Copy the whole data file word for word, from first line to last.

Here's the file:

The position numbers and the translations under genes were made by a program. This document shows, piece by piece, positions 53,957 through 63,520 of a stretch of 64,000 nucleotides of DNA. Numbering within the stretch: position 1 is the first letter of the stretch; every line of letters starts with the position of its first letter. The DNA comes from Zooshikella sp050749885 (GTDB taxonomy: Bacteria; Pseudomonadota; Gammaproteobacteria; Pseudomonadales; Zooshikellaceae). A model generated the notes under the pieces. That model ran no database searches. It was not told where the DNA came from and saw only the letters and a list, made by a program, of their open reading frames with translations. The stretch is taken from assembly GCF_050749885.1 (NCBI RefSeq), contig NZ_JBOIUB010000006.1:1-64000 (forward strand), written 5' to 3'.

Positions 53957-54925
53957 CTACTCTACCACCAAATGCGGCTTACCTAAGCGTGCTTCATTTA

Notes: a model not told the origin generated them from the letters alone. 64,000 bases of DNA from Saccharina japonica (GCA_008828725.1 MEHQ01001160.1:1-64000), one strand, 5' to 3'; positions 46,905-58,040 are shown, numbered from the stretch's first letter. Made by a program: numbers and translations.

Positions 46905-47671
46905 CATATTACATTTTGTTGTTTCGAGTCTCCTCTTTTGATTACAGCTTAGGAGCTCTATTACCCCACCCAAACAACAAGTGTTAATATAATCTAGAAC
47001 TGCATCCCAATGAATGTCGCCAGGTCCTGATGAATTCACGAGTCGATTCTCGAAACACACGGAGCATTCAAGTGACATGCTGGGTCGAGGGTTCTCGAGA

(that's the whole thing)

The position numbers and the translations under genes were made by a program. This document shows, piece by piece, positions 53,957 through 63,520 of a stretch of 64,000 nucleotides of DNA. Numbering within the stretch: position 1 is the first letter of the stretch; every line of letters starts with the position of its first letter. The DNA comes from Zooshikella sp050749885 (GTDB taxonomy: Bacteria; Pseudomonadota; Gammaproteobacteria; Pseudomonadales; Zooshikellaceae). A model generated the notes under the pieces. That model ran no database searches. It was not told where the DNA came from and saw only the letters and a list, made by a program, of their open reading frames with translations. The stretch is taken from assembly GCF_050749885.1 (NCBI RefSeq), contig NZ_JBOIUB010000006.1:1-64000 (forward strand), written 5' to 3'.

Positions 53957-54925
53957 CTACTCTACCACCAAATGCGGCTTACCTAAGCGTGCTTCATTTA

Notes: a model not told the origin generated them from the letters alone. 64,000 bases of DNA from Saccharina japonica (GCA_008828725.1 MEHQ01001160.1:1-64000), one strand, 5' to 3'; positions 46,905-58,040 are shown, numbered from the stretch's first letter. Made by a program: numbers and translations.

Positions 46905-47671
46905 CATATTACATTTTGTTGTTTCGAGTCTCCTCTTTTGATTACAGCTTAGGAGCTCTATTACCCCACCCAAACAACAAGTGTTAATATAATCTAGAAC
47001 TGCATCCCAATGAATGTCGCCAGGTCCTGATGAATTCACGAGTCGATTCTCGAAACACACGGAGCATTCAAGTGACATGCTGGGTCGAGGGTTCTCGAGA